This is a story only a few people know. But it has been a year now and I think I am ready to tell it to anyone who is willing to read it.
Early in the morning, June 1, 2011, I had a vivid dream. I don't ever remember my dreams, but this one was too incredible not to remember. It was probably 4:30 AM and I received a phone call from my father. He said that he was in jail and that it was bad and that he didn't think he was going to be making it out this time. At the time, my father had been bed ridden with encephalitis, at home, in hospice going on 2 months. He had not been able to talk in more than a sigh or a painful grunt for at least 3 months and it had been over a year since he had been able to fully complete his thoughts and convey the exact meaning of what he wanted to say. Aside from that fact that this was the first full conversation I had had with my father in over a year, the dream was odd as my father had never been in jail (that I know of), and I could vividly feel holding a real phone, and hearing his voice as if it was right there with me in the room.
At 8:30 AM, Steve Fulton (my brother) called and told me that I better get to my mom's house quickly because dad was not doing well. As I arrived I noticed that the hospital bed side bars and the way he curled up in the fetal position on the mattress must have seemed exactly like a jail to him. Encephalitis is a swelling of the brain that slowly takes away the sufferers ability to perform voluntary and involuntary actions. My father's body had become a prison cell. I was lucky to see his chest rise and fall one last faint time and feel his energy (whatever you might believe it to be) in the room for a short time before it was gone.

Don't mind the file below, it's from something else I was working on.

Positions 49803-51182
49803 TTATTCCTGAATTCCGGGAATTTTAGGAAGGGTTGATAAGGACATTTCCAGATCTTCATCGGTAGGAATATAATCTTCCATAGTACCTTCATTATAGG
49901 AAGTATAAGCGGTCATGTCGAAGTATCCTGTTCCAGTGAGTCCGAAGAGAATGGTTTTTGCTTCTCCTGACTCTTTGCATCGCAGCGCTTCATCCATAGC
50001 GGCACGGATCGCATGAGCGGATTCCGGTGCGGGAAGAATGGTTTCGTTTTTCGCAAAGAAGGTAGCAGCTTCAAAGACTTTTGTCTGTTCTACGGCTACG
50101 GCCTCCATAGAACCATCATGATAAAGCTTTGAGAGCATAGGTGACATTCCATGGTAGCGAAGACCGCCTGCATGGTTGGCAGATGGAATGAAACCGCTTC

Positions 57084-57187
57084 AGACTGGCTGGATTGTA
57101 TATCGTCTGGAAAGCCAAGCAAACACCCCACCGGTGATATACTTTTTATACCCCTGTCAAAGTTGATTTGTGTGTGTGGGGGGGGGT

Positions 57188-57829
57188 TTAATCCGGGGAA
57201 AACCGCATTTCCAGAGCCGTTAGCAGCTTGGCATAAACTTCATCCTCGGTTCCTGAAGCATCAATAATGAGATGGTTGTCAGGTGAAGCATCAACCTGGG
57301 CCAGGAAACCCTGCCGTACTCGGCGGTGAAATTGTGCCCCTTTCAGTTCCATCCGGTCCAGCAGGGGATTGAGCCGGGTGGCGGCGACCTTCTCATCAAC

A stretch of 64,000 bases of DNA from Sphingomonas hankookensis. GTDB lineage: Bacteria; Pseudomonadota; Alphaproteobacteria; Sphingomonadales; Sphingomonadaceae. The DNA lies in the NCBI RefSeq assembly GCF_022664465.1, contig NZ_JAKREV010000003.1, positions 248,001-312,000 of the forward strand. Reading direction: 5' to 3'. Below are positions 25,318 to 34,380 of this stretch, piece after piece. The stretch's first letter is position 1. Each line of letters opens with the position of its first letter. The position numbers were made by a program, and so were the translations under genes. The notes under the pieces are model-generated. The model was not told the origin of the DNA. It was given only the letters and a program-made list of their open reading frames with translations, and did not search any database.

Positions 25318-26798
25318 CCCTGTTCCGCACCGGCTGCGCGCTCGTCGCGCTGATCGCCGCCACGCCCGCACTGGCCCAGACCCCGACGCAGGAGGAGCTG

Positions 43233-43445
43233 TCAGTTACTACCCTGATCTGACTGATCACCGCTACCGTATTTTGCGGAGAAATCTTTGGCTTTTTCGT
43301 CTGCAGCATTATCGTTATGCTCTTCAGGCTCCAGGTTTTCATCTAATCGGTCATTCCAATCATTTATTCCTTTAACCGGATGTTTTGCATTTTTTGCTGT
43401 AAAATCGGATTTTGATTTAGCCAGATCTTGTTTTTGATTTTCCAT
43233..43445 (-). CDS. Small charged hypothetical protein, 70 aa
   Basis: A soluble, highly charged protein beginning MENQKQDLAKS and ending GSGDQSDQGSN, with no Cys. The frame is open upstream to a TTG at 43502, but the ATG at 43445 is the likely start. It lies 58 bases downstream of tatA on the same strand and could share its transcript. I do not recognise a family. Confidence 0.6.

Neither my mom, my brother, or my sisters remember having the same dream that I had, and I have not had a vivid dream like it since. Sometimes I feel guilty that I was given this one final gift from my father, but it proved to me that even though his body was failing, his soul was not. I don't know if he was saying good bye, or trying to get me to change what had been a pretty awful work and life situation at the time. What ever his intentions (or my minds made up intentions), I decided it was the literal and figurative "wake up call I needed".
Since that day I have dedicated myself to improving and or changing every aspect of my life: How I work, how I treat myself mentally, how I treat myself physically, what I eat, who I communicate with, how much time I spend with my family, and especially how I treat other people. I am far from perfect in any of these areas, but I am trying every day to improve. I know I was lucky to have had a good relationship with my father as so many people I know did not. Every day, when I wake up, when I am running down on that strand, when I am working on a programming problem, or when I am simply talking to a family member or a friend, that vivid phone call dream comes back into my mind. It doesn't make me sad any more to think of it, but it makes me happy, and excited for the future.
We only have a short time to make our mark on the world. You don't have to be a superstar to the world or a hero to the masses, but you can be a superstar to your friends and family and a hero to your children. It's never too late to make your mark, no matter how small a mark it needs to be. Just treat people the way you want to be treated, and let them know if they are special to you. That was the gift I was given in that dream but your everyday actions can have the same effect on the people you work with, play with and even just casually see on the street.
So, in the words of Bill, from Bill and Ted's Excellent Adventure, "Be Excellent to each other".